Courtesy Reuters

Preparing for the Unexpected: The Need for a New Military Strategy

The U.S. military establishment is at a historic turning point. It can continue with the same strategy that has dominated its thinking, training and procurement for the past 32 years. That is a concept of prepared defenses and predeployed forces in Europe and in Korea, along with forward-deployed naval forces, on the assumption that being ready for those requirements will automatically be adequate for whatever other contingencies may arise.

Alternatively, it can recognize that the world has changed since the late 1940s, and take those changes into account by revising its strategy through placing more emphasis on the flexibility needed to move forces to wherever the United States may require them. Such a strategy would call for greater stress on our capabilities to use the seas and be prepared for unexpected military contingencies, rather than just for the clearly defined problems of defending Europe and Korea.

The Reagan Administration has declared that it wants naval superiority and that it wants to accelerate the Rapid Deployment Force that has been building for more than two years. It has directed an abrupt shift in defense resources to these ends. The Navy will, for instance, take the largest share of the next defense budget if the Congress agrees.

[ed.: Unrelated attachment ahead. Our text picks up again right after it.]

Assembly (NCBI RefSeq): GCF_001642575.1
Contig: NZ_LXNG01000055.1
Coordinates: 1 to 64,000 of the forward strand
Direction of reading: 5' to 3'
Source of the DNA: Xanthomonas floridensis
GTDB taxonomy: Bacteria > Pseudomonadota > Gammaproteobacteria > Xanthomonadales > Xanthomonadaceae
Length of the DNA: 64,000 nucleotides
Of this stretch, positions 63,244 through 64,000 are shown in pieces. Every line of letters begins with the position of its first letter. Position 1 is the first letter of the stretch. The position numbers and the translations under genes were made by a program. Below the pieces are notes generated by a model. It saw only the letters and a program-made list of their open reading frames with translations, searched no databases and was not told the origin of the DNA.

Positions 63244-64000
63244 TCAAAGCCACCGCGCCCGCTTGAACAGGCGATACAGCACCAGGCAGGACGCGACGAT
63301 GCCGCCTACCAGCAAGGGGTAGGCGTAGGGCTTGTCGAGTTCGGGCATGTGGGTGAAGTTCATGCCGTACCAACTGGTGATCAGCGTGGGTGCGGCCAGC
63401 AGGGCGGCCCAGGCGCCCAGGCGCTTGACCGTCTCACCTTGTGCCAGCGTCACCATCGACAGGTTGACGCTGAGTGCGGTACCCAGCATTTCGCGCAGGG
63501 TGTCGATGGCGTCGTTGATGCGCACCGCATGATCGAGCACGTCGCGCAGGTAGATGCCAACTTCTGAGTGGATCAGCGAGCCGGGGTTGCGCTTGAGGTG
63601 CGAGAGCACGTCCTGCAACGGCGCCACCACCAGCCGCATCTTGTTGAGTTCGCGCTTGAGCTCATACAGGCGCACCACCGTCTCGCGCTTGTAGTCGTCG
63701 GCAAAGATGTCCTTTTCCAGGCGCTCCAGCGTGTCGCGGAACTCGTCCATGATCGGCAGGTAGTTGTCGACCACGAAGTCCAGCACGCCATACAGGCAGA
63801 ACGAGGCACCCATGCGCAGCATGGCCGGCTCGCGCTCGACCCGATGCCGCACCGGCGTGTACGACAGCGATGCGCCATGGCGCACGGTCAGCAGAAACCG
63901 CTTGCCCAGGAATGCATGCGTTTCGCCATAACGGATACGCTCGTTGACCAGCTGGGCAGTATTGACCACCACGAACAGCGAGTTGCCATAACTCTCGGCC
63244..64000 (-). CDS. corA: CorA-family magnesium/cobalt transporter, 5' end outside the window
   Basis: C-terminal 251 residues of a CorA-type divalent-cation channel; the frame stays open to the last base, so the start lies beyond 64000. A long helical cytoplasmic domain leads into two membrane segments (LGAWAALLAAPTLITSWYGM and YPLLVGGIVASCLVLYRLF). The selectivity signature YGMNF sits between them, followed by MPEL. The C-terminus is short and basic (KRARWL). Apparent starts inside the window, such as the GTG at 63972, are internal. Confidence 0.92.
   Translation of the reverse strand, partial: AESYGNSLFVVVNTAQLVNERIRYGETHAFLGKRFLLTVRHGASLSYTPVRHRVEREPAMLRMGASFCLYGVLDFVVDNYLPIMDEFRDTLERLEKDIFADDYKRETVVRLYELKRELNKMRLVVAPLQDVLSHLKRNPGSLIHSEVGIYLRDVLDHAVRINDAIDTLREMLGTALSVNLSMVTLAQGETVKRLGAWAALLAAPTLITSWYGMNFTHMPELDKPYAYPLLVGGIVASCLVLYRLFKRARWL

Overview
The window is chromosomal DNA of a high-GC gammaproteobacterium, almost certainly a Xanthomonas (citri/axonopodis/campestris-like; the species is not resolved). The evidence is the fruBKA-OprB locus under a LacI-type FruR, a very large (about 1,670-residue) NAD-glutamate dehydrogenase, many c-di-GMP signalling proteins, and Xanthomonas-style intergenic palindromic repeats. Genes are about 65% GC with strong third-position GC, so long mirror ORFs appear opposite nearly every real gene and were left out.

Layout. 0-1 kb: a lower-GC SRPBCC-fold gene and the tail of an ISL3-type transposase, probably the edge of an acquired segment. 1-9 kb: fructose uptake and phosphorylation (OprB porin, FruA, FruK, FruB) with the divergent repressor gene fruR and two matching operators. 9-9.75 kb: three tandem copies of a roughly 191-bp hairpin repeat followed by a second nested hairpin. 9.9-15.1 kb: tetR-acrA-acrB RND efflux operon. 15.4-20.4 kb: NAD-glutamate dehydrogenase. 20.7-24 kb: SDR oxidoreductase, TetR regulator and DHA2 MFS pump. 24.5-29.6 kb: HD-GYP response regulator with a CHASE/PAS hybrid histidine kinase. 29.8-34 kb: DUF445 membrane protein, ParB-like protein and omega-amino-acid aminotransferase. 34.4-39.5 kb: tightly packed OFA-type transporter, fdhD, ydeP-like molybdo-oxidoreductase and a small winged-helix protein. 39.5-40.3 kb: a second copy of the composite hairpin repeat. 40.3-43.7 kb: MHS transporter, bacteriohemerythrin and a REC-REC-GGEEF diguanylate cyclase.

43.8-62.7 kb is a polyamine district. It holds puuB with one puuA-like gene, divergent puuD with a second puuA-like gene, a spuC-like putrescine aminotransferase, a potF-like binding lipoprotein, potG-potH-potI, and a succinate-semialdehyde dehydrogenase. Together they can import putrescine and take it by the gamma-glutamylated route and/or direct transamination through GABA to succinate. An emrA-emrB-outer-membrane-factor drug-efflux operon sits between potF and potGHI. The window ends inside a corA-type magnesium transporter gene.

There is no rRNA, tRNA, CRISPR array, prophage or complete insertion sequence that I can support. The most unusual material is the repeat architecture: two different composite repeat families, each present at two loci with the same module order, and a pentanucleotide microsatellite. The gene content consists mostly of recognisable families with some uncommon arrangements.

Still, one does not get the feeling that a serious debate is taking place or that an express decision to reorient our military strategy has been made. Instead, we see clear indicators of strong resistance to any shift in strategy: from those elements of the military that would have to change most and their supporters in Congress; from defense contractors who build the equipment we have been using for years and whose interests might be adversely affected; and from traditional Atlanticists who abjure any tampering with our long-established security relationship with Europe.


Foreign Affairs has just published a strong argument against change by Ambassador Robert Komer that typifies the resistance of Atlanticists.1 Mr. Komer argues for a "coalition" strategy which places primary reliance on working

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